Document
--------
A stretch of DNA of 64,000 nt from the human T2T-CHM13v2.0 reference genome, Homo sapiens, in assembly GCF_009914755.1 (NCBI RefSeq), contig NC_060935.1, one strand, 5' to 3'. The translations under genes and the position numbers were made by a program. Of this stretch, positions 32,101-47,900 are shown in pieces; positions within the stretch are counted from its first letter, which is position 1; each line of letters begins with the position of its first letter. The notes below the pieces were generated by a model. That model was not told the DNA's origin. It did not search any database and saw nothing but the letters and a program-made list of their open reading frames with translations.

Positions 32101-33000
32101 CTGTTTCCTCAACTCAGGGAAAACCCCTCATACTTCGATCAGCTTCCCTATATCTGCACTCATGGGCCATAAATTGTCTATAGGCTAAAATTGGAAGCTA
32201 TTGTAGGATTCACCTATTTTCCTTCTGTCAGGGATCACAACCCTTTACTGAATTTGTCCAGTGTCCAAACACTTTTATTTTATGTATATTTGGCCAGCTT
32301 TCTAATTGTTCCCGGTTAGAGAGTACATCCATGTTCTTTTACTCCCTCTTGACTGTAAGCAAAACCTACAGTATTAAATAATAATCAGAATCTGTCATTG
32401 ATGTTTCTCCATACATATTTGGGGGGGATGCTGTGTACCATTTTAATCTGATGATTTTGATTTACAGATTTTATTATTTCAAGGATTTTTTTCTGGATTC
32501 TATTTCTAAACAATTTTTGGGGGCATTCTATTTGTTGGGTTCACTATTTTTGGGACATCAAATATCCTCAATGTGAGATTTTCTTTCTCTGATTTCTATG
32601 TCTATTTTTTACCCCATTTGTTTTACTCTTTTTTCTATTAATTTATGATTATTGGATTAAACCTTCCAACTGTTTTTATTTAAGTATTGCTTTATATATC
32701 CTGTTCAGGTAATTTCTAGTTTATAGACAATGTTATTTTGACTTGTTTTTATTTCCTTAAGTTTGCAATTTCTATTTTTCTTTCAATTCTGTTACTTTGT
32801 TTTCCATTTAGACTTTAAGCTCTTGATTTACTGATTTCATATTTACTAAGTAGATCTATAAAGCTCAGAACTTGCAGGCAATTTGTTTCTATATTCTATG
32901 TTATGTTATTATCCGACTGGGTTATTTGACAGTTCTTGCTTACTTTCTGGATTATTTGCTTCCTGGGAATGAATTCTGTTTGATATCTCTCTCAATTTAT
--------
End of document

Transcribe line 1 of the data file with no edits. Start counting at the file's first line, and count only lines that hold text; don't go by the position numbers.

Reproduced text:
A stretch of DNA of 64,000 nt from the human T2T-CHM13v2.0 reference genome, Homo sapiens, in assembly GCF_009914755.1 (NCBI RefSeq), contig NC_060935.1, one strand, 5' to 3'. The translations under genes and the position numbers were made by a program. Of this stretch, positions 32,101-47,900 are shown in pieces; positions within the stretch are counted from its first letter, which is position 1; each line of letters begins with the position of its first letter. The notes below the pieces were generated by a model. That model was not told the DNA's origin. It did not search any database and saw nothing but the letters and a program-made list of their open reading frames with translations.